from others without dire necessity, thus losing his honor and dignity. He
says: *”He who begs without need is like a person holding a burning piece of
coal in his hand.”* (Reported by Al-Bayhaqi and by Ibn Khuzaymah)


There are four primary reasons why begging is prohibited, and Allaah knows best.

1. Begging will cause the Muslim to lose dependence on Allah alone. The
Muslim turns from asking Allaah for money and support and turns to asking men
for help. Allaah admonishes us that “… *And whosoever puts his trust in Allah
and keeps his duty to Him, He will make a way for him to get out (from every
difficulty). And He will provide him from (sources) he never could imagine.
And whosoever puts his trust in Allah, then He will suffice him*.” Q65:2-3

2. The Muslim who begs lowers himself before others and thus loses honor
and dignity which Allah spoke of in Q17:70. Zubair Bin Awam
reported that the Glorious Prophet of Allah (peace be upon Him) said: “*That one of you
takes his rope and then comes with a load of wood upon his back and sells it
is better than to beg of men whether they give or reject him.”* (Hadith saheeh

3. The Muslim who begs causes others to go without. Because of the
exhortations on the need to give Sadaqah, Muslims hasten to assist others
even to the point of depriving themselves. Muslims are afraid to anger Allaah
by not helping the beggar and the person who gives charity and does not have
the funds, feels a loss of property for their family.

4. Begging weakens the economic base of the Muslim Ummah as it encourages
laziness. Charity basically is a re-distribution of already earned income
which does not constitute a productive activity and therefore does not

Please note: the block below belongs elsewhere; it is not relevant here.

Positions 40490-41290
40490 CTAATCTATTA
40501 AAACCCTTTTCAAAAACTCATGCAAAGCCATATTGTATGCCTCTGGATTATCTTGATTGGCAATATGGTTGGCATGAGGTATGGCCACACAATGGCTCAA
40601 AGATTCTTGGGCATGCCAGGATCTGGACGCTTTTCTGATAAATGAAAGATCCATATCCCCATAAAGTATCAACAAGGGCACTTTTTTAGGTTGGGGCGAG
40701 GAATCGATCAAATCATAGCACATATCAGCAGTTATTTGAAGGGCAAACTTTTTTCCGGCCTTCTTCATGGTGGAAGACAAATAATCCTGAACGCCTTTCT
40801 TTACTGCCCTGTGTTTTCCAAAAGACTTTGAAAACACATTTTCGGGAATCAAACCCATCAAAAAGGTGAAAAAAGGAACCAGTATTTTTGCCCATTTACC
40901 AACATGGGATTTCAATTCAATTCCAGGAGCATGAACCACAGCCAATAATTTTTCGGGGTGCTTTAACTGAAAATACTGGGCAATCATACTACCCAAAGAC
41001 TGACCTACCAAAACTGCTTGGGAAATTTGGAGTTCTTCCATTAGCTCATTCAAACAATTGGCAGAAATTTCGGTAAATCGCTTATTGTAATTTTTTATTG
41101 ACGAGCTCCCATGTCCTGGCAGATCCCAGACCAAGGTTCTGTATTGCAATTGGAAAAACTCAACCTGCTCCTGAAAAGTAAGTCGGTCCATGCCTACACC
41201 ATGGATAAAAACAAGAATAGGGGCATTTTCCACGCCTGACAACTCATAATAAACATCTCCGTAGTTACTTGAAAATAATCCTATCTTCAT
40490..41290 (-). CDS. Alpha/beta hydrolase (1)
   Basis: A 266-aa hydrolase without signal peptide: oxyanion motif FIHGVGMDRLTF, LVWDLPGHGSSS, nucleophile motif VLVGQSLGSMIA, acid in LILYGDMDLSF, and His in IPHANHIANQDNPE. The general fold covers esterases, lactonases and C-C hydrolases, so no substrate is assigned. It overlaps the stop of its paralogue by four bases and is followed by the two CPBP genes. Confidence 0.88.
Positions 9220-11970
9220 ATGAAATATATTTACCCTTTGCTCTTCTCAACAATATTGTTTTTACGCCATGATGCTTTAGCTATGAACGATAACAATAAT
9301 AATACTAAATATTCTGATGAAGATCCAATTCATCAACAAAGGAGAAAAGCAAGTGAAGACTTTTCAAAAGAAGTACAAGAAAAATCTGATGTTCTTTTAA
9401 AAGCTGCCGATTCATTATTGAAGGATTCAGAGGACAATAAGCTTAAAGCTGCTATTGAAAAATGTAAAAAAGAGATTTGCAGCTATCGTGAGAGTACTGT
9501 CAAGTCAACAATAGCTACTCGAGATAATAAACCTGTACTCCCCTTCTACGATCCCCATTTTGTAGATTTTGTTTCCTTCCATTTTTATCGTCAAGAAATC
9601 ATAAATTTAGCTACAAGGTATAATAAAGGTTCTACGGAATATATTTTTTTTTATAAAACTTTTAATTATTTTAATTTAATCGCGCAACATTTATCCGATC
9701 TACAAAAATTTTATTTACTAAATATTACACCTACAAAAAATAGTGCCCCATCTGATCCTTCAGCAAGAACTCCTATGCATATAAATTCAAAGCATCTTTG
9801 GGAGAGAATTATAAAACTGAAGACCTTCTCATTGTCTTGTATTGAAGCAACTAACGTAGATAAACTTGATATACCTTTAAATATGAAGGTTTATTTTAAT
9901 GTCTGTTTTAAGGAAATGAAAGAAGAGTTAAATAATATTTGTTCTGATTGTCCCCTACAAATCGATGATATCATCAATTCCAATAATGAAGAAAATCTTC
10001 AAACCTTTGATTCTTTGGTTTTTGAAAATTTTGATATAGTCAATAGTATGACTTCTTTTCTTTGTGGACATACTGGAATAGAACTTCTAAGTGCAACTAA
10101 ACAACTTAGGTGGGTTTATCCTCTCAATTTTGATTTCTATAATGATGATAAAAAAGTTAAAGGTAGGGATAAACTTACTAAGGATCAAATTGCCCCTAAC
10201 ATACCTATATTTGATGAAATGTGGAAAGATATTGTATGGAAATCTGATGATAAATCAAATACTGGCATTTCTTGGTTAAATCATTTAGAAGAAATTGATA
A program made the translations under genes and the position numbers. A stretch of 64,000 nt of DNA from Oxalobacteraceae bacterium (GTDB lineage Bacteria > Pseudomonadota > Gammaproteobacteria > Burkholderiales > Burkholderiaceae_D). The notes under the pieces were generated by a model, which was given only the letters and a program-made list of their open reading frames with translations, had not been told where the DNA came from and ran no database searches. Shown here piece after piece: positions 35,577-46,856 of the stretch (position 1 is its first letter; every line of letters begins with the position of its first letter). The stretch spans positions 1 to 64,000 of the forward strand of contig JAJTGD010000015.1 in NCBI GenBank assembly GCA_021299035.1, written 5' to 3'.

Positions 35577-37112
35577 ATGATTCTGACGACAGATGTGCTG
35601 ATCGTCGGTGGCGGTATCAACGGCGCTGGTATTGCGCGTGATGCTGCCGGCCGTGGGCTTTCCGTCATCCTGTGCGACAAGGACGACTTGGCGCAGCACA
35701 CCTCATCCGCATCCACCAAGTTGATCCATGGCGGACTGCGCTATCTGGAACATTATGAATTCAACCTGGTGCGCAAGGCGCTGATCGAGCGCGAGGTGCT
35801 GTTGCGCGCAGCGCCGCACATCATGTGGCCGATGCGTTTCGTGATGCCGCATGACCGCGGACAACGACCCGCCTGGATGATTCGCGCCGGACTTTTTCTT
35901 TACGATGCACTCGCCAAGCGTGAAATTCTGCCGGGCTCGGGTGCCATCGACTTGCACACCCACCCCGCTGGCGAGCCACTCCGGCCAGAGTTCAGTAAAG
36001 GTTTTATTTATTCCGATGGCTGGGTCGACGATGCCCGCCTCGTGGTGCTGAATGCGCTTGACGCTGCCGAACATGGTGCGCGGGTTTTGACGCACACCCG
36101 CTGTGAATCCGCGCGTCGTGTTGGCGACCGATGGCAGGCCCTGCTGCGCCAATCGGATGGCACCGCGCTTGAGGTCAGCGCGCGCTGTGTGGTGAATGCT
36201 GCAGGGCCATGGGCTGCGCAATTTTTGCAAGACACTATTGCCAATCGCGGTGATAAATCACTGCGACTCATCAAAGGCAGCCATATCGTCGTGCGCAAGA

contribute to the GDP. If, therefore, the preponderance of the people are
given to begging, it worsens the economy of the Muslim nations by raising
the level of dependency on hand-outs.

Note: Which category of those that have permission to beg does the Massajid fall under? The Muslim ruler is authorized to ask or beg for all of the categories listed. The Muslim leader, or ruler does not include, the following persons, Imaam of the Masjid, or the administration of a Masjid. If we can’t see how the four primary reasons that begging has affected us in an adverse way in our communities, then we are without sight and hearing, Allaahu Musta’an.

We should give our wealth voluntarily to maintain the Massajid, this takes Taqwa, and Tawakkul Allaah. The Imaam should encourage these qualities by teaching these principles, and by being the best example of forbearance and reliance on Allaah. I ask Allaah to give them the Tawfeek.

1. Abu Dawud, Zakat: 26.
2. Muslim, Zakat: 35.
3. As-Sawi, 4: 330.

Narrated Ibn ‘Umar:

I heard Allah’s Apostle (peace be upon him) while he was on the
pulpit speaking about charity, to abstain from asking others for some
financial help and about begging others, saying, “The upper hand is
better than the lower hand. The upper hand is that of the giver and
the lower (hand) is that of the beggar.”

Sahih Bukhari. Volume 2, Book 24, Number 509:

Abu Tariq Dalil